Hartford Foundation Awards More Than $110,000 to Support Six Resident Engagement Efforts
In 1992, the Urban Suburban Affordables, Inc. affordable housing program was launched in Hartford to help reduce the cost of homeownership for low- and moderate-income first-time homebuyers. The project created a land trust where parcels of land are acquired and leased to eligible families upon purchasing the homes located on each parcel.
After operating for 30 years, the Center for Leadership and Justice (CLJ) is undertaking an extensive research project to measure the effectiveness of Urban Suburban Affordables program. By listening to past participants, CLJ and its partners are working to better understand whether the program was able to support people in moving out of poverty, building wealth, and having real choice in when it comes to housing. Findings from the research will help craft better housing/economic stability programming and policy recommendations.
“While Urban Suburban Affordables was developed with the best intentions, it was developed 30 years ago. There have been many changes in the housing landscape since then. There is also a long overdue need to address how systemic racism created extremely unjust housing conditions and intense racial and economic segregation in Connecticut,” said CLJ Executive Director Cori Nicewander. “By listening to and building relationships with people who have experienced this program, we can work toward more accountability for housing justice.”
This effort was funded by a $17,500 grant from the Hartford Foundation for Public Giving, one of six grants totaling $110,874 to support local civic engagement, participation, and change. The Foundation’s Resident Engagement Grants are designed to prioritize efforts that support individuals in marginalized populations to engage and participate in work which improves the quality of life in their communities.
“Support for projects and programs through these Resident Engagement grants provides an opportunity for the Foundation to support smaller, community-led groups and organizations seeking to promote civic engagement in a wide variety of ways,” said Hartford Foundation Senior Community Impact Officer Cierra Stancil.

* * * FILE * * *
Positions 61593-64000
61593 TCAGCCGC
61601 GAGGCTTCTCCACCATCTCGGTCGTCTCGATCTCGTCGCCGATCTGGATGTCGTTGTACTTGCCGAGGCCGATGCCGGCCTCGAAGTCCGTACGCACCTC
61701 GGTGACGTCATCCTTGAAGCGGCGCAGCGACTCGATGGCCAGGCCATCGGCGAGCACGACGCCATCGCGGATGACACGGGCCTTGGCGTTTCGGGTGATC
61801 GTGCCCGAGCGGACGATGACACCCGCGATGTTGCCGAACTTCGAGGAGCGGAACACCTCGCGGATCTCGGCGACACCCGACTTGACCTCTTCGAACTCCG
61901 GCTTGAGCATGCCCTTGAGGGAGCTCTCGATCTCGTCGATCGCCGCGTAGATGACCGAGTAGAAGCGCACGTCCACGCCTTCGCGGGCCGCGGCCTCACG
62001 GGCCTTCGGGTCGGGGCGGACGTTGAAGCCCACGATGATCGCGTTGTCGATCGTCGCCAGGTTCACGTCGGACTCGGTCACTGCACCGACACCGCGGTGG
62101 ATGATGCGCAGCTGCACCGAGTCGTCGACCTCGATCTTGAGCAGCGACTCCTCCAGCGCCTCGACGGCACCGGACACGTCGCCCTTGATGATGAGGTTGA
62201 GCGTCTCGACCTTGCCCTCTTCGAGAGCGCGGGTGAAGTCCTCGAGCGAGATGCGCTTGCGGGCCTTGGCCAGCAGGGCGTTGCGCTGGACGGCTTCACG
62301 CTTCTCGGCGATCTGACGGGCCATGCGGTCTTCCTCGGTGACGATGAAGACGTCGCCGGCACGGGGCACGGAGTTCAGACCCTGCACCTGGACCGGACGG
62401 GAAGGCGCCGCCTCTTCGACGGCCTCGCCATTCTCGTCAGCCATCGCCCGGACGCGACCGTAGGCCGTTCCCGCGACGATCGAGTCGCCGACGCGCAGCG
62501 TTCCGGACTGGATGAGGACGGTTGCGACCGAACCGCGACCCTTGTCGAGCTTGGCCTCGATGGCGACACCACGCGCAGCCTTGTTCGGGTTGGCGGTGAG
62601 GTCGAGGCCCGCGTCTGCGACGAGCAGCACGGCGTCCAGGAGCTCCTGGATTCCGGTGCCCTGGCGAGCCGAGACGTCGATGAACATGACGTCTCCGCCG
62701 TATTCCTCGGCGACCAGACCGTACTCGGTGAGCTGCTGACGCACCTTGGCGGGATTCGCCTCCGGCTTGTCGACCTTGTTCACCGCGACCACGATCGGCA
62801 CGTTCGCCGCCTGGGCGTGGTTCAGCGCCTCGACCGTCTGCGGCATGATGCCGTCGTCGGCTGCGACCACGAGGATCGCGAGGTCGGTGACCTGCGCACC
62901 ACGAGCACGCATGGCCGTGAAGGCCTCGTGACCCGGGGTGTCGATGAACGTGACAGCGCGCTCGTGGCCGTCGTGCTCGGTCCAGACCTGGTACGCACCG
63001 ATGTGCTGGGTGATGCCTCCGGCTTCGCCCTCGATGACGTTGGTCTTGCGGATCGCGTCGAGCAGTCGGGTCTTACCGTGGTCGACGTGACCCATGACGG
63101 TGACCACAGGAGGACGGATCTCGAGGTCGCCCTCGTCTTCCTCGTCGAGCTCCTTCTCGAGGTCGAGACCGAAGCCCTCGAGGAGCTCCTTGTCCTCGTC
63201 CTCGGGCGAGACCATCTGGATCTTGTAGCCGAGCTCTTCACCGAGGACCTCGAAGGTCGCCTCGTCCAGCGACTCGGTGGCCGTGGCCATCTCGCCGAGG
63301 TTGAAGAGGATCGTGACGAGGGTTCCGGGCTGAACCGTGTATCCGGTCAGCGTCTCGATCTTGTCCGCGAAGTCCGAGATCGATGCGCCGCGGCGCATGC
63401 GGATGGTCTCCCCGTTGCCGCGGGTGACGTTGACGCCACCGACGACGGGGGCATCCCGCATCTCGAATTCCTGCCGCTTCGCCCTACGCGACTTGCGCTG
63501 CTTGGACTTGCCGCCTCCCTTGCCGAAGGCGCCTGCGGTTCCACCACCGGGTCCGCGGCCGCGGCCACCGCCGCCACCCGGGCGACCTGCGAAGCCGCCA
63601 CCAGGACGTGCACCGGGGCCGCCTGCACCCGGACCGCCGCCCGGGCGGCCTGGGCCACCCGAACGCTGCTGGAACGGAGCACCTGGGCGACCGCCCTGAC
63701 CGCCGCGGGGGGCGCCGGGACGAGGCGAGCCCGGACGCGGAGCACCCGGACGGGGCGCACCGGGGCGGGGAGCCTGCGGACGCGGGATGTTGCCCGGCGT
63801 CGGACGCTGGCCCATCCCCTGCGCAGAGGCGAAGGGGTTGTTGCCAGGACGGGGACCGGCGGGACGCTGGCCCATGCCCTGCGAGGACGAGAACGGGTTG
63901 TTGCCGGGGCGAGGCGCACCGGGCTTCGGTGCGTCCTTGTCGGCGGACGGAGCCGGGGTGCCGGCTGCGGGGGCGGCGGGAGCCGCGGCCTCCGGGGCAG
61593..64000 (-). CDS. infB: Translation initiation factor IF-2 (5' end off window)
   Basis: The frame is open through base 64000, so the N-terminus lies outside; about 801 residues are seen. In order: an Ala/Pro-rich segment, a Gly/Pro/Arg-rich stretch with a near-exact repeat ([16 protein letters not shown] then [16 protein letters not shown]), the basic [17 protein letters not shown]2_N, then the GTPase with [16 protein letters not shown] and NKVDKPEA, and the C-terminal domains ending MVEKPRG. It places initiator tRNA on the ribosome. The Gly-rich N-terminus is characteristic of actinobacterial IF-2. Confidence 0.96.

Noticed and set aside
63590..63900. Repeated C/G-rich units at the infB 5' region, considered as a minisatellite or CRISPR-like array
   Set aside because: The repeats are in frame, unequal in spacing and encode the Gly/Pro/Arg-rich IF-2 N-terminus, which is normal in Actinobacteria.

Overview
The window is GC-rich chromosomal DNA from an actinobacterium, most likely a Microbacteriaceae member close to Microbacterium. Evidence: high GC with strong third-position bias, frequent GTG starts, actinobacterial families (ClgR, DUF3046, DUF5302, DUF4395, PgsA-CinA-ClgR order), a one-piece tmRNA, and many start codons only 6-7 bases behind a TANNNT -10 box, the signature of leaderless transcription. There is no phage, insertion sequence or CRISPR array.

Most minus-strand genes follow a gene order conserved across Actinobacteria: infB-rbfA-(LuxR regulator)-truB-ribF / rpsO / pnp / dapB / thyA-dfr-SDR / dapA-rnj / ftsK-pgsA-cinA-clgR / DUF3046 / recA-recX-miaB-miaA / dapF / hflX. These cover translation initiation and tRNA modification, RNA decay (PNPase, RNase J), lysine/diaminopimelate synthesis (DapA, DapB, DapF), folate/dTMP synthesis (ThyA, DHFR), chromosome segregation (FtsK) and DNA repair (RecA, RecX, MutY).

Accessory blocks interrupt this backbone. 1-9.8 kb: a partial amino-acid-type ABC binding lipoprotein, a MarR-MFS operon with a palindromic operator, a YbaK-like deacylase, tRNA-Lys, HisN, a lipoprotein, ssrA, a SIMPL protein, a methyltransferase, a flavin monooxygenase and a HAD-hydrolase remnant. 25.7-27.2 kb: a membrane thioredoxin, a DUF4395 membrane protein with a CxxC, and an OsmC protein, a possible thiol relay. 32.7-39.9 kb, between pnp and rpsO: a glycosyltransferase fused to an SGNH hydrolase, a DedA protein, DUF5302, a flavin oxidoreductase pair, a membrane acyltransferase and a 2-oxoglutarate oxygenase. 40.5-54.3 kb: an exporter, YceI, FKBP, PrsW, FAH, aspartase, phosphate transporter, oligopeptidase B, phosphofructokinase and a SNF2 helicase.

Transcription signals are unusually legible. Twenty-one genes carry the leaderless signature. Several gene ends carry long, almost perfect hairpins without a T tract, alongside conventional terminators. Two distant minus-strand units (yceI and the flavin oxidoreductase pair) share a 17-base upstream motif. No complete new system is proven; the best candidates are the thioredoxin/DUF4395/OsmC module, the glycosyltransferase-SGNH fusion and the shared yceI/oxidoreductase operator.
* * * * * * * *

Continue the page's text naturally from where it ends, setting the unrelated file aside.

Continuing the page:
The Foundation did not dictate a preferred method of engaging residents, nor did they set specific topic-area outputs or outcomes. One requirement, however, was that the work engage the community in a way that could have a strong chance of increasing civic and/or social inclusivity and participation. The Resident Engagement grants allow groups and organizations to employ a variety of tools including hosting community meetings, forums, and theatrical performances, conducting workshops retreats, informational outreach campaigns, and driving volunteerism projects.
In addition to the Center for Leadership and Justice, the five other inaugural Resident Engagement grantees are:
|Organization Name||Description||Projected Outcomes||Grant Amount|
|Advocacy to Legacy
|A youth-led campaign designed to 1) address issues immigrants commonly face with state issued identification and licensure with civic leaders (including DMV leadership) and 2) inform immigrant audiences on how to avoid such commonly faced problems. Identification and licensure issues often serve as barriers to economic participation among immigrant communities.||• To increase the number of local youths that feel empowered to speak about and problem solve around important community issues.